We have funded the creation of an in silico model of the host response to chronic infection by Leishmania parasites, to reduce the number of animals used in the development of drug treatments and vaccines.
Challenge Contractor: Professor Paul Kaye
Organisation: University of York
Start date: 2013
Duration: 3 years
Large numbers of animals, typically rodents, are used in efficacy studies for new antibiotics or vaccines each year. The animals are infected with the pathogen of interest after vaccination or treated with the experimental drug. Untreated controls are always used. The resulting disease in control animals and those in which the vaccine or drug are ineffective can cause significant suffering. The use of in silico approaches to study disease biology and predict efficacy has the potential to replace some animal use.
Addressing the animal welfare concerns associated with predicting drug efficacy, the NC3Rs posed the Virtual Infectious Disease Research (VIDR) Challenge to develop a model of infection and the host response to pathogen insult for use in basic research and target development.
The VIDR Challenge was awarded to a team led by Professor Paul Kaye, an expert in the immunology of the tropical disease leishmaniasis, and his collaborators which included Simomics, a software SME that develops tools for pharmaceutical and life sciences industries.
The team developed the LeishSim Virtual Laboratory, a computational model of a mouse spleen chronically infected with the parasites that cause visceral leishmaniasis. The model is parametrised to allow the interrogation of various genetic, immune and pharmacokinetic factors over the time-course of the infection and the impact of potential treatment interventions.
3Rs and scientific benefits
Around 40,000 animals are used globally each year for leishmaniasis drug and vaccine research and development. The LeishSim Virtual Laboratory provides the opportunity to minimise animal use by testing hypotheses in silico and prioritising those experiments where an in vivo approach is essential. For example, Paul and colleagues have used LeishSim to investigate monotherapy treatments. 1,248 simulations were run over four days to analyse potential knockout phenotypes across approximately 95 independent variables (genes) with each simulation providing data for as many timepoints as required. The comparable study in mice would 36 | 37 CRACK IT Review 2019 have taken at least three years to run the assays and required more than 3,500 animals. Using LeishSim, the team were able to identify the best genes to focus on, using 62 mice for the in vivo validation of the best “hits” from the model output.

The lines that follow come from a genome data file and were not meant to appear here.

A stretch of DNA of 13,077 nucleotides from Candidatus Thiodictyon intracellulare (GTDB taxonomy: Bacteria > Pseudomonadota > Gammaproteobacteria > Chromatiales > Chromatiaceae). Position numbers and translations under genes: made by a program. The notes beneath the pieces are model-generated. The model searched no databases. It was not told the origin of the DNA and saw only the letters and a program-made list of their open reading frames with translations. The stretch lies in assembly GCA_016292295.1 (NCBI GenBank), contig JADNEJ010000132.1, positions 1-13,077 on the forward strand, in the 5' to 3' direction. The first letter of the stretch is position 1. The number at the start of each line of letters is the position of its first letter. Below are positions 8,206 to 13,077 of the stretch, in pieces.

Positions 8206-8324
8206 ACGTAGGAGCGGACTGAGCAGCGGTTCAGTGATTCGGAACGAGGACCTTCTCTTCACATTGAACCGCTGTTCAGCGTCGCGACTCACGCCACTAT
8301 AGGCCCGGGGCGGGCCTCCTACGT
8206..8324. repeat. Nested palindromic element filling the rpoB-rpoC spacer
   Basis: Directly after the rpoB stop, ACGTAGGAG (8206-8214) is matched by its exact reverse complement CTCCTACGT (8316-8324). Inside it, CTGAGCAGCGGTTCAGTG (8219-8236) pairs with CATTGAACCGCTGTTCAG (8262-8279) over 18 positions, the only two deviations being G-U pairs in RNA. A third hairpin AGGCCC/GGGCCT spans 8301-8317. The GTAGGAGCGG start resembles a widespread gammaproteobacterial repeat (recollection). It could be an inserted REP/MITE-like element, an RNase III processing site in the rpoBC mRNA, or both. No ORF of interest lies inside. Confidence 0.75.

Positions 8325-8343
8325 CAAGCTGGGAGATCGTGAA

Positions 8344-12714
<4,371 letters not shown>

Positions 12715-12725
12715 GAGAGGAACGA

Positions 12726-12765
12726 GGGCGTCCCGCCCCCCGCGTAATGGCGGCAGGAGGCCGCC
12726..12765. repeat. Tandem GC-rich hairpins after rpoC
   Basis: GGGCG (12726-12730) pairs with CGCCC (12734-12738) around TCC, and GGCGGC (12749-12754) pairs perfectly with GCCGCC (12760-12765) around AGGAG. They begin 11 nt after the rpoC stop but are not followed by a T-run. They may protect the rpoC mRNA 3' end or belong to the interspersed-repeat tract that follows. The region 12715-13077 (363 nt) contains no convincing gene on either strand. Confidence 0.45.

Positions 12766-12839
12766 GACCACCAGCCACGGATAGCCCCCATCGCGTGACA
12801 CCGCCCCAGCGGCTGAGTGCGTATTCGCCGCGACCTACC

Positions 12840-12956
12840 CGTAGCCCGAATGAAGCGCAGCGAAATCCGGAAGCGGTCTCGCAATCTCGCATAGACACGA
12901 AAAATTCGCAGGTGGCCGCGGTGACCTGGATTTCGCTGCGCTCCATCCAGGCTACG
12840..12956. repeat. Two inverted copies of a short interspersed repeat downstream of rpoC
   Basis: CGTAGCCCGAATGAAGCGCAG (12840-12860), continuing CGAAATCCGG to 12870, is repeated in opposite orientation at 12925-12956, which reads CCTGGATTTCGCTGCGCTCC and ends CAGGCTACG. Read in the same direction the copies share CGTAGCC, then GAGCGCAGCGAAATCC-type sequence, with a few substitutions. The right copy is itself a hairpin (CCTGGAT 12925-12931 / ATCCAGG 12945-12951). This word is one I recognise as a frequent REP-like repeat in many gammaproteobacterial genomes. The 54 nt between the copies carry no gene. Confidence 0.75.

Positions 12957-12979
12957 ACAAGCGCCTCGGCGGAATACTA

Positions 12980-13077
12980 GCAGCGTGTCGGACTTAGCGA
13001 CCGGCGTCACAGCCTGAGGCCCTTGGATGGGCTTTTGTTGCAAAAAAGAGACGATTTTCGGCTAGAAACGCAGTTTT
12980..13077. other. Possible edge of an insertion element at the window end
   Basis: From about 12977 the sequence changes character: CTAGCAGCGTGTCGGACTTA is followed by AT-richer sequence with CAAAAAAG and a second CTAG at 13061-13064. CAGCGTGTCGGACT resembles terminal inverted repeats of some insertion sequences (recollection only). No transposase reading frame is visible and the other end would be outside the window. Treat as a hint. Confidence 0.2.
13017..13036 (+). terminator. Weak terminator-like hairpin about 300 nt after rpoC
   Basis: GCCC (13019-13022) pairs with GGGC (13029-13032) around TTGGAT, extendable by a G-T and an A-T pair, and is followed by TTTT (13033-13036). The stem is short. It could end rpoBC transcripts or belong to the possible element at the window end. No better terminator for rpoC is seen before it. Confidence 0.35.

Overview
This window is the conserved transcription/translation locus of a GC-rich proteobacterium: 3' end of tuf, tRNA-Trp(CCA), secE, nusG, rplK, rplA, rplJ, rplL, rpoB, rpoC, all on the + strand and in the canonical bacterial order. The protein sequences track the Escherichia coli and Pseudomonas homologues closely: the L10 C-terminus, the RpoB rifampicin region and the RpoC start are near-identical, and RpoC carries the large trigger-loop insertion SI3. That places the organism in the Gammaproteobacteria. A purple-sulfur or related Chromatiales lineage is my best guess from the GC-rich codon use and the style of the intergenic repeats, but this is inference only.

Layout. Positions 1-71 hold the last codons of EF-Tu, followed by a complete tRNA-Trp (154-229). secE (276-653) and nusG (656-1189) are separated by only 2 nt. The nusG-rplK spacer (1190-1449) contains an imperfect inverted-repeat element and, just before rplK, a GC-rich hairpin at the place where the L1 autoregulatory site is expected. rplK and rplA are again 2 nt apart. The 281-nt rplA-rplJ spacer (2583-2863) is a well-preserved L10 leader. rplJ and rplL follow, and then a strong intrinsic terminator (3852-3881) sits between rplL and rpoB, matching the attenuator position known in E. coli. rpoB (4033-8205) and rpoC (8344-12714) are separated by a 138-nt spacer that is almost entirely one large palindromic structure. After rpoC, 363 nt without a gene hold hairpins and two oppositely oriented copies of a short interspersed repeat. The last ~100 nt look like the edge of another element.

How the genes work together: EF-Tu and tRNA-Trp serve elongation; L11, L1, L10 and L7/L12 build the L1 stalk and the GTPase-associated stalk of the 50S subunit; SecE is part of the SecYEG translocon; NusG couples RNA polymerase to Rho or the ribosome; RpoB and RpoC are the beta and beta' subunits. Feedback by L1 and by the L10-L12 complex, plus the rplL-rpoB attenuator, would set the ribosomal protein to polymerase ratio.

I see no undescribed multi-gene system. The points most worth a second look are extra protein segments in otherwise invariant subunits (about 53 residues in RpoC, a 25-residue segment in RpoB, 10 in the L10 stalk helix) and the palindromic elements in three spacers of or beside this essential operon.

LeishSim has been validated for use with both the major parasite species that cause visceral leishmaniasis (L. donovani and L. infantum). Generating the necessary parameterisation data has delivered new understanding of leishmaniasis immunology, including tissue-specific alterations in the transcriptome; new understanding of immune changes during and after treatments; and novel data on drug pharmacokinetics that will inform the formulation of topically applied treatments. The model also has the potential to be applied to other forms of leishmaniasis such as post kala-azar dermal leishmaniasis where there is no animal model available.
The tissue transcriptomic data and histopathology on the early and late response of mice to L. donovani infection in the presence or absence of drug treatment, and associated metadata, generated through the VIDR Challenge has been published in Wellcome Open Research and whole slide images are available on the global pathology network, LeishPathNet. The samples used to generate the data are banked at the University of York, enabling other researchers to request additional tests on the existing samples rather than conduct new animal studies.
The development of LeishSim has resulted in the growth of Simomics from two to eight staff. The underpinning software can be adapted and customised for other areas relevant to the 3Rs including toxicological risk assessments. For example, Simomics has secured a further £0.2M through CRACK IT for Challenges which focus on in silico modelling of reproductive and developmental toxicity (the DARTpaths Challenge) and acute toxicity for the classification and labelling of chemicals (the Maximise Challenge). They also led a consortium awarded £0.45M from Innovate UK (in a competition co-funded by the NC3Rs) to provide a Virtual Fish Ecotoxicology Laboratory for environmental toxicity testing of new and legacy drugs that were tested prior to current environmental regulations coming into force. The Virtual Fish software, developed in partnership with AstraZeneca and scientists at the University of York, integrates mathematical models for toxicity, exposure, uptake and metabolism. It forms the basis of a €10M Innovative Medicines Initiative partnership of nine pharmaceutical companies, academics and European regulators on the intelligent prediction of environmental risks posed by human medicinal products. Over the next decade the partnership is expected to save one million fish, and industry over £500M in unnecessary testing, without compromising environmental protection.
Paul and Simomics are also part of a consortium that has received $148k from the Foundation for Sarcoidosis Research to adapt the model for sarcoidosis, an inflammatory disease which, like leishmaniasis, is characterised by the formation of granulomas.
Sponsor in-kind contributions
This Challenge was sponsored by the NC3Rs. There were no in-kind contributions.
This case study was published in our 2019 CRACK IT Review.